When a customer tells me where he is from and they are not from the area, there are a couple of reasons this might happen. He’s been kicked out of his neighboring dealer or just had a bad experience. Then, it’s time to ask more. He might be a low-price shopper, and you might not want to deal with him anyway as everything you try to do for him will need to get the nickel-and-dime treatment, often keeping you away from good accounts.
There might be a problem with your service or sales department. If that is the case, deal with it immediately as it can only fester into more of an issue.
— Art White
White’s Farm Supply Inc.
Sangerfield, N.Y.

I used to take a lot more “crap” from some customers than I do now. I’ll do anything to satisfy a REASONABLE customer. After reading a few articles on “firing the customer,” I’ve learned to do just that! We give a very high level of customer service, and I just don’t have the time or mental energy to try to pacify a few difficult ones.
— Dean Davis
Dogwood Inc.
Carbondale, Ill.

Usually if customers are being difficult, it boils down to two situations: 1) there is something we did wrong at the dealership; or 2) there is a problem with a product we sold them. Either way, I usually let the customer vent (as long as he or she does not become abusive), then take some notes of what the problem relates to. We always tell them that we will do everything possible to take care of their situation. Then, we follow through on that promise. The bottom line is that they want their problem taken care of, and as long as they feel we are listening and going to help them, this usually solves the matter.
— John Moon
Moon’s Farm-Yard Center, Inc.
Ulysses, Pa.

Here, I feel lucky. I am able to talk with them at their level, and, for the most part, I can take charge of the conversation. Once in charge, I control the direction things go, the difficult customer is calmed, and most problems are resolved.
— Matt Borden, owner
Ed & Matt Equipment
Greenville, R.I.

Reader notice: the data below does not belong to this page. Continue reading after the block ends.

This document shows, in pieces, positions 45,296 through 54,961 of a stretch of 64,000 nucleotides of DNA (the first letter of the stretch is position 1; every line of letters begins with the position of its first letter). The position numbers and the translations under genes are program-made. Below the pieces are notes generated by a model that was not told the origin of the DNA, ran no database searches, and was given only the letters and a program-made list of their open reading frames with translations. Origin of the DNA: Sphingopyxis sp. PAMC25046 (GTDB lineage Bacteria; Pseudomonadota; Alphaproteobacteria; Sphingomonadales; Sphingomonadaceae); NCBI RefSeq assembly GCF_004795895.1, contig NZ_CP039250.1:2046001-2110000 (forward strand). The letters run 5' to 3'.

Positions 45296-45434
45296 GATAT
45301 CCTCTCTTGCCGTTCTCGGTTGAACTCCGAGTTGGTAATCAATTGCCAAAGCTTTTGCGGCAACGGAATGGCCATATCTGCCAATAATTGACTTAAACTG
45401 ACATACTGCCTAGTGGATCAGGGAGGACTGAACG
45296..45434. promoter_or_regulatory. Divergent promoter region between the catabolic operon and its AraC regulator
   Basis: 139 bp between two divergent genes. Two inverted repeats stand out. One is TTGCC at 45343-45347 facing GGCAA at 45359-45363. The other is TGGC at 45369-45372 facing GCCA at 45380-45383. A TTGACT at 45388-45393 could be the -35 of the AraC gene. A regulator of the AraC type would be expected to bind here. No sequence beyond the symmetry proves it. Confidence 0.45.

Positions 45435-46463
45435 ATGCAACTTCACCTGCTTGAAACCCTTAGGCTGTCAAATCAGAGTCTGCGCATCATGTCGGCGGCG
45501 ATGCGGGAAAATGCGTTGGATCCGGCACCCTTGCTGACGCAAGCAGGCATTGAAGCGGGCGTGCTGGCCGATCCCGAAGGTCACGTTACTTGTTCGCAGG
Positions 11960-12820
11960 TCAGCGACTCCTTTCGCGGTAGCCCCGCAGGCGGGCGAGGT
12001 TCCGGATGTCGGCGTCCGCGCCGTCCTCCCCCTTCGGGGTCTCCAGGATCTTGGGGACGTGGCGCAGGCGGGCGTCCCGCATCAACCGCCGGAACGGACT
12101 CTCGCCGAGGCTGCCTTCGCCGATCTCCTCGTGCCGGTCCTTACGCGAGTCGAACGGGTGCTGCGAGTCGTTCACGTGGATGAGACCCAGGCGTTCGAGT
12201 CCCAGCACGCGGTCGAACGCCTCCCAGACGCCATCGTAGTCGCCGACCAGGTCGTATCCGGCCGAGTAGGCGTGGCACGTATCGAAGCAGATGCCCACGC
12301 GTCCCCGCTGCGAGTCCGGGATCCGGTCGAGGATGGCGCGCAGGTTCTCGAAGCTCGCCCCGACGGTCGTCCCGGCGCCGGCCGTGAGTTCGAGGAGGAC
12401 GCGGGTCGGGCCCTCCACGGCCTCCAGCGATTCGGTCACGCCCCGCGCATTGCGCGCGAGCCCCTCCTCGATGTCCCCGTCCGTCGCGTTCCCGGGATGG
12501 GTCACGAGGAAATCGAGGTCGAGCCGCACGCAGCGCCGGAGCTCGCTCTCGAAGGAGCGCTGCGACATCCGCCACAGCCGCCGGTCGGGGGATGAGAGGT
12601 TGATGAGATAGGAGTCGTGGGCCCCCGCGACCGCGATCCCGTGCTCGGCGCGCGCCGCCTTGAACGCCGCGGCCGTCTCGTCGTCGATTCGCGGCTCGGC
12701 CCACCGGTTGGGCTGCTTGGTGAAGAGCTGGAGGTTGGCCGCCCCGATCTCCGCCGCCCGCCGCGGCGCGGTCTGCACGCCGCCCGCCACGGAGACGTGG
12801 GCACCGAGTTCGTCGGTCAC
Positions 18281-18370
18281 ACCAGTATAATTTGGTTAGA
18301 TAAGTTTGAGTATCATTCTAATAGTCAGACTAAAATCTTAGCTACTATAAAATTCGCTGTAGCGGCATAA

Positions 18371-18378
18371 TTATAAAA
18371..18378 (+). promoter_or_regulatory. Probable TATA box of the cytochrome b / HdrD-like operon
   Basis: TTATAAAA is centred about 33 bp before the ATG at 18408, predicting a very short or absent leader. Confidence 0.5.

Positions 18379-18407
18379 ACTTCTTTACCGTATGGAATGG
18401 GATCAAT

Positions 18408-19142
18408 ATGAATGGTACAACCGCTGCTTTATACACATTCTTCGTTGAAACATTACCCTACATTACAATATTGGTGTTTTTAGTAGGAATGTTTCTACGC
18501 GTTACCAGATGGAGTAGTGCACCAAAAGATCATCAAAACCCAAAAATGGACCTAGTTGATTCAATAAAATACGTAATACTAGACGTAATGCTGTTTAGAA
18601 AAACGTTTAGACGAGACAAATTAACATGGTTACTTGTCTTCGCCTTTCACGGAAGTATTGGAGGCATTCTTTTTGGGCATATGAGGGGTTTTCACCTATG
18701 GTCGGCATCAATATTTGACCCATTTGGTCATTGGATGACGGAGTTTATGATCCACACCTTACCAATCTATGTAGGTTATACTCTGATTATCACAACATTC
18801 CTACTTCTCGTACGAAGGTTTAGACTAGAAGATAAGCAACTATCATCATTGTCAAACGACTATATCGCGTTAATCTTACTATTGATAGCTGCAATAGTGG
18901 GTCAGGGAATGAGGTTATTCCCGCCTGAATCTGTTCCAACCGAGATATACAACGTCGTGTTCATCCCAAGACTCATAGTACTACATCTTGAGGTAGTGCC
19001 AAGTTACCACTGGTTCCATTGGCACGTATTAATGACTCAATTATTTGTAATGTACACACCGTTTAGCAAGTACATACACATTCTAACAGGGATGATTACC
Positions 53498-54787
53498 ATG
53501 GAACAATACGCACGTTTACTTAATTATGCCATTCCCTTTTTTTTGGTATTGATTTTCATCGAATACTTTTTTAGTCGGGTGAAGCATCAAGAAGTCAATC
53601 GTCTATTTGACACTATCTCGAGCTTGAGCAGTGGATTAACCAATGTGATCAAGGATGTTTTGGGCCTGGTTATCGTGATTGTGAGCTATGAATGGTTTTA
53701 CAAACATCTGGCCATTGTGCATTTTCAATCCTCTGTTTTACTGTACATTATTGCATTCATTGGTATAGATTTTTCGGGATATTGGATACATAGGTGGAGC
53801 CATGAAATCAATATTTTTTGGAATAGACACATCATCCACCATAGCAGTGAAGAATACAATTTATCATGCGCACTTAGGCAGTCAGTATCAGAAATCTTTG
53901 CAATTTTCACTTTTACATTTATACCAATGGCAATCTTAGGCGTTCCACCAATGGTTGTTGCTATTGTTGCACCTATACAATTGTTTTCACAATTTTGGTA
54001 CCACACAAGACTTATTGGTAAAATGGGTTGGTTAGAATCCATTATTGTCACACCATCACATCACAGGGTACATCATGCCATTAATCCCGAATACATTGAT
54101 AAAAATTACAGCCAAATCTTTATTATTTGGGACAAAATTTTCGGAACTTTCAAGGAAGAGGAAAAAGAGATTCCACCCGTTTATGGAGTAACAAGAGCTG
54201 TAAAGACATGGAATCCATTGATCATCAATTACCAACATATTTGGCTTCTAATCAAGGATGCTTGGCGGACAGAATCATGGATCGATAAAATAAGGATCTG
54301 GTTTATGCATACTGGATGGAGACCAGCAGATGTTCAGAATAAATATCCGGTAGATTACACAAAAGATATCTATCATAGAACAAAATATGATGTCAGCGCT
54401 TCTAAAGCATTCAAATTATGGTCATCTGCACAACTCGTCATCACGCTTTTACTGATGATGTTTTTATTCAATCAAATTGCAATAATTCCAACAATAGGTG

Depends on the customer and complaint. I try hard to correct their complaint as quickly as possible. I’m pretty easygoing and fair. Some complaints are from some customers you couldn’t please if you had to, and we all have those. If I can’t please them, I suggest the next shop down the street in a nice way most of the time. Been a few over the past 34 years that I didn’t suggest nicely.
— Tony Nation
Nation’s Small Engine’s Inc.
Hot Springs, Ark.

With my rental business, I deal with more customer complaints than most OPE dealers. We try to analyze and solve the complaint. The next step is to ask the customer what do they want and what can we do to solve the problem. When situations are beyond our control, warranty problems, etc., we will discuss the issue with our suppliers or put our customers in touch with people who can mediate their problem. The biggest change in the Big Box Age is customers who demand free things; we can’t do free things. When we are dealing with big box equipment, we can’t do goodwill repairs, and most complaining customers don’t understand this. We are getting more of this type of customer. The only thing we can do at that point is make sure we did our part trying to mediate the complaint. We keep all notes and conversations because there is a chance that we may be a defendant in small claims court.
Ninety-nine percent of our customers are good honest people, situations arise, and we will do anything we can to keep the customer happy. Some relationships can’t be saved, and there are those customers who are just dishonest.
— Rob Leiser
Leiser Rental
Easton, Pa. 

We are very fortunate that we don’t have many difficult customers, but we do have one once in a while. We listen to them, and, if they have a legitimate complaint, we try to do what it takes to make them happy and keep them as customers. We have had a few in past years that no matter what you do for them, they are unhappy and difficult to please; for those, we politely ask them to take their business to the competition. There are few customers out there that you are better off without; thankfully, we haven’t had many of them.
— Terry Coffin, president
Beard’s Outdoor Power Equipment
Crestwood, Ky.